17. Miskatonic

    Miskatonic Auror

    1,072
    255
    63
    Plenty of good options to consider here.

    Just to throw out a few things he might do:

    Bribe members of the nobility
    Arrange kidnappings
    Sabotage military forces
    Setup innocent people to be arrested/executed
    Hire mercenaries, thieves, bandits, etc., to carry out some of the dirty work
    Spread false information

    All that good stuff.

    I could see him donning different costumes and taking on the role of characters with very different personalities. A pious cleric, a flamboyant dandy in extravagant clothes, a beggar, a cook working in an important noble's castle, etc.

    The end game for him is a life and death sort of situation (he's basically trying to reclaim his soul, or something like that) so what he would do to win it all opens up a lot of possibilities.
     
  18. FifthView

    FifthView Istar

    2,877
    1,978
    163
    It is more like "fly-on-the-wall," to borrow a description from the Wikipedia page, in which the reader feels himself to be a fly on the wall and the outside narrator disappears. Only objective description is given, untinged by bias. (Incidentally, even the more common intimate 3rd-limited approach has an outside narrator. In that case, the narrator typically attempts to disappear also, but is replaced by character voice/personality—edit: or, by objective description!)
     
    Last edited: Mar 1, 2016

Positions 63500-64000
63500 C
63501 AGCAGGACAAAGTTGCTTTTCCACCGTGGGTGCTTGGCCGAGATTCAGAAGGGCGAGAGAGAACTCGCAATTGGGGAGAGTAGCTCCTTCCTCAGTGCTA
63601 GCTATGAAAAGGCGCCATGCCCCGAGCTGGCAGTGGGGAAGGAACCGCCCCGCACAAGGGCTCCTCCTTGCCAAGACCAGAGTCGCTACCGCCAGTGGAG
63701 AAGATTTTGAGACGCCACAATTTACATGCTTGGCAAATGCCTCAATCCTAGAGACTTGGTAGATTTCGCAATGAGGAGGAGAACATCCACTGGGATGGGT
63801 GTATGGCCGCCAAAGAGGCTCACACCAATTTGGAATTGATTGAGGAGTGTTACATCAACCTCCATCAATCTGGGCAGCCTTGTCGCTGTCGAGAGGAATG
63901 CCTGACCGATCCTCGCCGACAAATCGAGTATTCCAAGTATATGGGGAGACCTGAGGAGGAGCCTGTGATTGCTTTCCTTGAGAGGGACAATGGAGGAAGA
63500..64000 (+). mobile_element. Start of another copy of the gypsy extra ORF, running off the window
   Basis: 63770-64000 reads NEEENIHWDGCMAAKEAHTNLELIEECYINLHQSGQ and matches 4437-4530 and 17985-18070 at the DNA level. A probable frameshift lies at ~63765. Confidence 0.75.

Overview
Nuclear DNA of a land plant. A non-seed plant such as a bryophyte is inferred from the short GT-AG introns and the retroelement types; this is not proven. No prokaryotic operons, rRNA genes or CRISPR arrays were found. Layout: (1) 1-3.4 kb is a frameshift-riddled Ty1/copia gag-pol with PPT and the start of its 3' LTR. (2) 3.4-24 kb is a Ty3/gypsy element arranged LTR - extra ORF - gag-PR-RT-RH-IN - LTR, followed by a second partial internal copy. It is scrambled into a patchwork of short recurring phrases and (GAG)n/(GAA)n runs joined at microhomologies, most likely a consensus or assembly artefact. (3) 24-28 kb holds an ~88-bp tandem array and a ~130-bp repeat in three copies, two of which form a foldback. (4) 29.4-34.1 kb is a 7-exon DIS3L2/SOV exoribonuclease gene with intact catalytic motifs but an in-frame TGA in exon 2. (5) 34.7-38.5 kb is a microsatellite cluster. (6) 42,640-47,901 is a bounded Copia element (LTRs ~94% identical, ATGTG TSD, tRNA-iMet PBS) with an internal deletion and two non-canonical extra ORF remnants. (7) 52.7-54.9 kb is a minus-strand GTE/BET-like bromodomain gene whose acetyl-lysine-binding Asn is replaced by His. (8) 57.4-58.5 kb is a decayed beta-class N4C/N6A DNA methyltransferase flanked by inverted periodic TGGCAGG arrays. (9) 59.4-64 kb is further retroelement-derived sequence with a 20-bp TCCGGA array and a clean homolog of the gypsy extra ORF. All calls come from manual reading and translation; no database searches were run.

19. Jim Aikin

    Jim Aikin Scribe

    25
    7
    3
    Alfred Hitchcock once pointed out that suspense comes from what the reader (or in his case the viewer) DOES know, rather than from what the reader/viewer does not know. His example was this: You're watching a scene in which a man comes into a room, sits down at a table, and reads a newspaper for five minutes. At the end of the five minutes, a bomb mounted under the table explodes and kills him. That's not suspenseful -- it's boring. But now let's start the camera rolling one minute earlier. We see one man come into the room, mount a bomb under the table, and tiptoe out. A few seconds later, another man comes in, sits at the table, and starts reading the newspaper. Now it's suspenseful! The viewer spends five minutes practically jumping up and down in her seat, wanting to shout, "There's a bomb under the table!"

    Without having read your manuscript, I can't say how this approach would work. But Hitchcock was the master, so his advice is certainly worth contemplating.
     
  20. ThinkerX

    ThinkerX Myth Weaver

    4,500
    1,556
    163
    I am reminded of one of the best WWII spy novels I ever read - an older work, whose title unfortunately escapes me.

    Anyhow, one of the principle characters was a Nazi spy. He had three ID's, each with their own persona's:

    A meek clerk who worked five days a week in a war bureau. His colleagues there believed he spent his weekends in London with his mother;

    In a coastal city, he was known as a longshoreman (if my hazy memory serves) helping to load and unload ships with military cargos. His companions thought he had legal trouble that kept him away much of the time.

    A sort of rake/smuggler persona, active only in the evenings, and not often even then.

    He was able to pull this off by *becoming* each different 'person' - each had their own mannerisms and viewpoints. Personality/attitude mattered more than personal appearance; the different forms of dress were mere props.
     
Loading...

Share This Page